If you’re like most Americans, you have a hard time flossing on a regular basis. It’s been reported that only 30 percent of the American population flosses regularly. Why is it so hard for people to floss their teeth? For some, it’s just another inconvenient thing to do right before bed. For others, it’s because it hurts to floss.
While all of these seem like valid enough reasons not to floss, you might not be aware how dangerous it is for your oral health. Brushing your teeth doesn’t get rid of all the leftover food or plaque, especially in hard-to-reach places. If you aren’t able to clean that away, your teeth have a much higher likelihood of suffering from tooth decay. Flossing can change that.
The Benefits of Flossing
Flossing helps you reach those tucked away corners and crevices in your mouth and in between your teeth where food and bacteria like to lurk. Brushing can’t touch these places, and taking the extra effort to floss can significantly increase your oral health and hygiene.
This is the most common benefit to flossing, but there is one more that you need to consider. Your gums also benefit from this oral hygiene practice and it can help prevent the occurrence of dangerous gum disease. If left alone long enough, gum disease can lead to a complete loss of your teeth.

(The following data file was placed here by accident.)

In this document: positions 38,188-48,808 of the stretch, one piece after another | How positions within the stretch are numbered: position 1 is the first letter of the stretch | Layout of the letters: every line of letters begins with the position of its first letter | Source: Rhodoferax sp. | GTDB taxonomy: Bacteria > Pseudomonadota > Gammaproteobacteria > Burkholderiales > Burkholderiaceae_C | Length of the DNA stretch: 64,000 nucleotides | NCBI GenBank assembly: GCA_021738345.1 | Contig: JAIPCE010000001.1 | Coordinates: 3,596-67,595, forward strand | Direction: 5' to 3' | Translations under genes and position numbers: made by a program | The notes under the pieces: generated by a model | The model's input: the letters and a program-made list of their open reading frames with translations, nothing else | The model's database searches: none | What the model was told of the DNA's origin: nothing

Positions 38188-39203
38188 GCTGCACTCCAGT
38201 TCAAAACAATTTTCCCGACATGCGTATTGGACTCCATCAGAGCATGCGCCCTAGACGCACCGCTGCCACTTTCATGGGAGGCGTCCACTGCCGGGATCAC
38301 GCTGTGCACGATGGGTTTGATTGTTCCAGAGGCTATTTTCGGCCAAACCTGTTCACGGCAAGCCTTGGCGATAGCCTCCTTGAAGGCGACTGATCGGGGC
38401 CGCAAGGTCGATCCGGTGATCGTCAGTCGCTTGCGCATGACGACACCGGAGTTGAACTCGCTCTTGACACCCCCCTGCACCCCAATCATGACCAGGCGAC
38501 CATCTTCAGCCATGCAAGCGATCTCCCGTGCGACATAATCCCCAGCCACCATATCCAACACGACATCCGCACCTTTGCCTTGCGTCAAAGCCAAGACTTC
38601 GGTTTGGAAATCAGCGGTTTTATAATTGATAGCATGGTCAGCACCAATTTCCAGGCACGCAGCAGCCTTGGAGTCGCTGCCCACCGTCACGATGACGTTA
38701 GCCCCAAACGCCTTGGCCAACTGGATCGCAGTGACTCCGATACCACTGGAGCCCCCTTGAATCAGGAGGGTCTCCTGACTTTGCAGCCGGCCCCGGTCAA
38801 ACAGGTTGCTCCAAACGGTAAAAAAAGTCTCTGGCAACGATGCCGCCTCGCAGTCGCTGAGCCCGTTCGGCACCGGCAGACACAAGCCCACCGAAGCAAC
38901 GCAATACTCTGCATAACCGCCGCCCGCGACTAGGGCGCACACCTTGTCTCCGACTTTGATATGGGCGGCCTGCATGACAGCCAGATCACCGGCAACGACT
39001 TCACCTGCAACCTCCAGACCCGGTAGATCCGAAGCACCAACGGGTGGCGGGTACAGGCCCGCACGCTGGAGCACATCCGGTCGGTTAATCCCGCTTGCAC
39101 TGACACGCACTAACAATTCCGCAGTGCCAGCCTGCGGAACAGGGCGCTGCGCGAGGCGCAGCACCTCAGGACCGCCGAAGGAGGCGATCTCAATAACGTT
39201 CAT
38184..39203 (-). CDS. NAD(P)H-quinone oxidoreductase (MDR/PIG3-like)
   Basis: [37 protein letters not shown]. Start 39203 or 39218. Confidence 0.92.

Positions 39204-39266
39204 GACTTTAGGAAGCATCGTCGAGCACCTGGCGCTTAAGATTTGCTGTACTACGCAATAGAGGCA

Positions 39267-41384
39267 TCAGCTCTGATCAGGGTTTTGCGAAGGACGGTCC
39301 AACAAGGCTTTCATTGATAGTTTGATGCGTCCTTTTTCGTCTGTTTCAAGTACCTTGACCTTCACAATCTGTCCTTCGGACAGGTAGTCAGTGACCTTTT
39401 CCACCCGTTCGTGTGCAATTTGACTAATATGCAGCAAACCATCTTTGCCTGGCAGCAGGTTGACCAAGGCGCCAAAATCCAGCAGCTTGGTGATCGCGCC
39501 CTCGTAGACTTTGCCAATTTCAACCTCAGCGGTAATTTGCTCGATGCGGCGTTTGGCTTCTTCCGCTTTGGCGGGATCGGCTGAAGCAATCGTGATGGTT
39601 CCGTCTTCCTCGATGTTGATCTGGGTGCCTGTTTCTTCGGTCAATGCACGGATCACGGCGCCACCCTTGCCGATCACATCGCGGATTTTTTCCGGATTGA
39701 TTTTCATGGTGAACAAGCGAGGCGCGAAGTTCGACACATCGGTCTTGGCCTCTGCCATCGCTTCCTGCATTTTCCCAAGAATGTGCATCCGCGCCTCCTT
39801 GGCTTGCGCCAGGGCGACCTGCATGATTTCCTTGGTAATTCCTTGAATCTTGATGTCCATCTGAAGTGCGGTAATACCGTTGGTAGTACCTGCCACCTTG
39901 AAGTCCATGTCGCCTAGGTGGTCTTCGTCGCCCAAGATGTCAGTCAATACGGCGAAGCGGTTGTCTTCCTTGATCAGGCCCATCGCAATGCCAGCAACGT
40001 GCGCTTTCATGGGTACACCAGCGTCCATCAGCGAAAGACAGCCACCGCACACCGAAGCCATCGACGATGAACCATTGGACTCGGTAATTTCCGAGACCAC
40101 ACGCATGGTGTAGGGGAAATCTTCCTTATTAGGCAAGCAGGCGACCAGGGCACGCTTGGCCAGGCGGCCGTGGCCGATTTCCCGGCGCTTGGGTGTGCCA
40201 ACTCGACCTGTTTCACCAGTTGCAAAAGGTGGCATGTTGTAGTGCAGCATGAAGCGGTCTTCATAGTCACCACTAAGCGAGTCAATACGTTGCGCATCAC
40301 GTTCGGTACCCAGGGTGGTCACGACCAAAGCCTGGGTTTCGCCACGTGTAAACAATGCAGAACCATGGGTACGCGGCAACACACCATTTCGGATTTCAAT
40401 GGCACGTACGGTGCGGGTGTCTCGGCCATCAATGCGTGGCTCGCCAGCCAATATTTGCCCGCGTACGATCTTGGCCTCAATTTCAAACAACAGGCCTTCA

How to Properly Floss
A good flossing habit is made up of several different factors. First, you need to start the habit and stick to it. You can’t expect to see the benefits from flossing if you don’t do it in the first place. Second, you need to choose the right floss for the job. You might think that all floss was created equal, but this couldn’t be further from the truth. There are tons of different types of floss out there and you’ll need to choose one that fits your teeth. If you need help choosing the right kind of floss, ask your dentist for a recommendation. Finally, you need to know how to properly floss.
In order to floss in the right way, follow these simple steps:
- Use a piece of floss between 15 and 18 inches long.
- Slide the floss inbetween your teeth.
- Wrap it around each one of your teeth, using a “C” shape.
- Polish the tooth with an up and down motion.
If you haven’t flossed in a while, you might experience some light bleeding. This is normal, and it shouldn’t be something to worry about. However, if the bleeding doesn’t stop after a few flossing sessions, you should ask your dentist if it’s something that needs to be looked at.
Ask Your Dentist
If you just can’t seem to get the hang of this whole flossing thing, don’t hesitate to ask for tips and tricks during your next dental appointment. We can show you exactly how you should be flossing and give you recommendations for the best kind of floss that provides real results.